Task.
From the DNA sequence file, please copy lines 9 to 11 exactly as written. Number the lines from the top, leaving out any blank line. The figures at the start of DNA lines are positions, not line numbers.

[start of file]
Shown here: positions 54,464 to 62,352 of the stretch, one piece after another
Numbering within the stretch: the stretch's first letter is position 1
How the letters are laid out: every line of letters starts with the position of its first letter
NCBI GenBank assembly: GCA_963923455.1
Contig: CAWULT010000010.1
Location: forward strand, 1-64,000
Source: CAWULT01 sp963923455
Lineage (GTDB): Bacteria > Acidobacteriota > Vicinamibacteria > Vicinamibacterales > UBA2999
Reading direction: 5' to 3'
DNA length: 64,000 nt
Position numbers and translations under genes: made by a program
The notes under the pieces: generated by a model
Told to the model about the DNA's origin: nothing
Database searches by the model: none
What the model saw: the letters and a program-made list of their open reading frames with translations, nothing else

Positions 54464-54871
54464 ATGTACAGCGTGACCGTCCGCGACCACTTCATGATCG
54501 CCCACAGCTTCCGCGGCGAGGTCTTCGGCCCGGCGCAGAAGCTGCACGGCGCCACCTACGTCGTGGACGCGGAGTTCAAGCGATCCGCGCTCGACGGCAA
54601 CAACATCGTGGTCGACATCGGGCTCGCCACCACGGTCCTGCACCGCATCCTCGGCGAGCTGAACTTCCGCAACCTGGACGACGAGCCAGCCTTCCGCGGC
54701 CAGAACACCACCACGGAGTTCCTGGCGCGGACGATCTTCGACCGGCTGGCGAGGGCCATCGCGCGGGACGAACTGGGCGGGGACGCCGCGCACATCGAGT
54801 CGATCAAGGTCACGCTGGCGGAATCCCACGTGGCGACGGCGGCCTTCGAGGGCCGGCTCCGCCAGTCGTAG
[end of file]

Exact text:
Reading direction: 5' to 3'
DNA length: 64,000 nt
Position numbers and translations under genes: made by a program